Sunday, July 10, 2011

AZ Redux, Part II

Bass water on the lower Black River.
Despite watching the smoke plume build on June 2nd,   Matt and I still weren't aware of just how large and dangerous the Wallow Fire had become. A couple of quick phone calls confirmed my worst fears, the fire had grown out of control and wide scale forest closures were being enacted. Over the course of twenty-four hours from June 1st to June 2nd the fire absolutely exploded, going from 6,699 acres to 40,509 acres. For months we'd been looking forward to spending a few days in the upper Black River watershed, but it wasn't going to happen on this trip.

Mouthful of feathers.
We poured over maps in search of a Plan B. After a couple of beers from the cooler and a great deal of deliberation we decided to leave the high country and head for the lower portion of the Black River. This proved to be a solid decision as the fishing was very good. The smallmouth bass were happy to hammer a black Circus Peanut all day long. We caught scores of bass, most in the one pound class, but a few of two pounds or more kept things interesting, as did the streamside rattlers.

The following day was the 5th day of the trip, and in a strange twist of circumstances, a cute Montana gal that my buddy is keen on was visiting family in Phoenix. We met her halfway and spent a fun day relaxing on the Salt River above Roosevelt. I left the love birds to themselves for a couple of hours and did some fishing, it was as unproductive as could be - hopefully Matt had a little more action.

Matt on spotter duty at Canyon Creek.
That afternoon we drove the scenic Young Road en route to Haigler Creek, where we fished for a few hours before camping along the creek for the night. We dined like kings that night, feasting on grilled rib-eye steaks and fresh, boiled crayfish from Haigler Creek. The morning found us on Canyon Creek, a day that was easily the highlight of the trip for me. I hadn't visited the fishery in a few years and it was great to see how well it has recovered from the Rodeo-Chediski Fire of 2002. The fishing proved very challenging, but that was simply a result of our limitations as anglers. We caught several trout, mostly on dries, but the big browns that were visible in the creek proved uncatchable for us. At one point we spent a couple of hours taking turns futilely sight fishing to a couple of 20"+ browns in a deep pool. We threw everything in our boxes at them, to no avail. On more than one occasion the person in the elevated spotter position confirmed that the caster's flies were in fact hitting the trout in the nose - how's that for tight lipped?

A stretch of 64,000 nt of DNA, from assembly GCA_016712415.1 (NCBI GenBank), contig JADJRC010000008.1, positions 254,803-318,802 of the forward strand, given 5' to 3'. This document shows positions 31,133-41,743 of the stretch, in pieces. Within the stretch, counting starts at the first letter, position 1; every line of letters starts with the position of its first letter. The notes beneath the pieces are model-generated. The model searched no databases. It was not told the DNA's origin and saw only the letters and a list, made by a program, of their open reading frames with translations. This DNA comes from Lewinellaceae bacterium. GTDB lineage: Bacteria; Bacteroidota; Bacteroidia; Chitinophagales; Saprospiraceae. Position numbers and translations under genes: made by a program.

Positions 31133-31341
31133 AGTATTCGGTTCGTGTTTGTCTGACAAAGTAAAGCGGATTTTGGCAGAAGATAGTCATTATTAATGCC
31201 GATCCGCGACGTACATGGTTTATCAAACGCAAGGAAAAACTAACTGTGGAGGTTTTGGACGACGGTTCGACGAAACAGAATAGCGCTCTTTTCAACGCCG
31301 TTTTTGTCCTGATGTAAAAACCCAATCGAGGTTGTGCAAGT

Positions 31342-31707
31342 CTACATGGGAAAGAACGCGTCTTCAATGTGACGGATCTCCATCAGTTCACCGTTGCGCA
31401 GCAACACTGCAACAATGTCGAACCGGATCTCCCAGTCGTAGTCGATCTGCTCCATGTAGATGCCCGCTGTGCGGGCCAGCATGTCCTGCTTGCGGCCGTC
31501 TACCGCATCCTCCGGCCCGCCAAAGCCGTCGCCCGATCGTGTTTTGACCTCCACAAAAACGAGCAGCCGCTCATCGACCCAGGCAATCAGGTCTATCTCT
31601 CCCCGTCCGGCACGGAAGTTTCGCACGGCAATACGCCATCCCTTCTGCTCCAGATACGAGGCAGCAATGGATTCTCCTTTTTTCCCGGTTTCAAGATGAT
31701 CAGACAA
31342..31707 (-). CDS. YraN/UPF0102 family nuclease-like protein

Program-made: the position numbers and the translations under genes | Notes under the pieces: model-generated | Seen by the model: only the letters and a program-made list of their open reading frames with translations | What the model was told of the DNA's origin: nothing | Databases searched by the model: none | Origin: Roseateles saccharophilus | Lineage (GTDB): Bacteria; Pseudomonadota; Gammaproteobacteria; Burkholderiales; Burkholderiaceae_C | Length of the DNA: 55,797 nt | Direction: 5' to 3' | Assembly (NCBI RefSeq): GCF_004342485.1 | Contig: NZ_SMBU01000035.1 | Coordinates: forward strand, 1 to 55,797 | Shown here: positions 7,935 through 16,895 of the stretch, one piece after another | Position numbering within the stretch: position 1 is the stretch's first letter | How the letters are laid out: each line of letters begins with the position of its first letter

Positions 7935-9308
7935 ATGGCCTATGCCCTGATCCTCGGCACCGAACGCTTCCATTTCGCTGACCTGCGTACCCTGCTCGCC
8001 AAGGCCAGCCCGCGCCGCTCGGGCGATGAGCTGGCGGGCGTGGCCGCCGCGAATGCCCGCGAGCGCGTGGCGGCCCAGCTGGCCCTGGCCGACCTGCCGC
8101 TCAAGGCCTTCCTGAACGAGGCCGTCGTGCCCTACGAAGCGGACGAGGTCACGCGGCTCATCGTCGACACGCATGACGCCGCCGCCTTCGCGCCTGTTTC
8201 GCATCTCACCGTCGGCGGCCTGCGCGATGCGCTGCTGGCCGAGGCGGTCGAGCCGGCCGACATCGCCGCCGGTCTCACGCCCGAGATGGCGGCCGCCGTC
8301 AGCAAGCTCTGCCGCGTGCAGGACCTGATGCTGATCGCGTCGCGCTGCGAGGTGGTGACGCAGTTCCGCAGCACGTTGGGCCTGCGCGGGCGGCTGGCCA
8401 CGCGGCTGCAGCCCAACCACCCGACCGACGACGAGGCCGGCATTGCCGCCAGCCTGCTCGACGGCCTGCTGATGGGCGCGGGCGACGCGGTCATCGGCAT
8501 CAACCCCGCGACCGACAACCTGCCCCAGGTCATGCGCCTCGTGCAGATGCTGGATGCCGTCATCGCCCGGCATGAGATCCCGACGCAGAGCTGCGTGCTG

We should have stuck around Canyon Creek until dusk, I'm sure the browns would have let their guard down a bit in the low light. Instead we headed back to the valley, arriving late and tired. We had plans to meet up with a friend, Cinda, for a little urban carp fishing the following morning.

A bit of urban action to close out the trip.
We got to the ponds early enough to leave us with a couple hours of fishing time before Matt had to catch a flight. The morning started off slow, our sight fishing efforts hindered by an algae bloom in the ponds. And then it happened, we got into a school of large, aggressive koi - within less than a minute we were tripled up... too bad there was nobody around to get a picture of that! The rest of the morning was spent focusing on getting into grass carp... Matt and I both had shots at large fish, but neither of us brought a grassie to hand.  It was a shame that we had to leave, as the carp were becoming increasingly active as the day progressed. Cinda stayed and fished after we left, and wouldn't you know it, I got a picture of a big grass carp via text message within an hour.

It was a great trip back to Arizona,despite the change of plans due to the Wallow Fire. We fished hard for 5 days and saw a lot of beautiful country. Matt was able to check a few species off his list and he got a taste of summer before heading to New Zealand - and more winter - to teach skiing for the summer. We're already planning another Arizona trip for the near future, possibly to some remote fisheries within the Grand Canyon, or to Lee's Ferry, or the upper Black, or Bonito, or Chevelon, or Lake Powell... so many places, so little time.


  1. Upper black? You better hurry before all the ash runoff kills it for years.

    The Bonito should be good, though.

  2. Alex - Probably wishful thinking on my part. The recent spike on the Pump Station gauge pretty much spells it out. Perhaps some of the river's fish will find refuge near the mouths of Bonito, Paddy, Pacheta and Reservation creeks, none of which burned.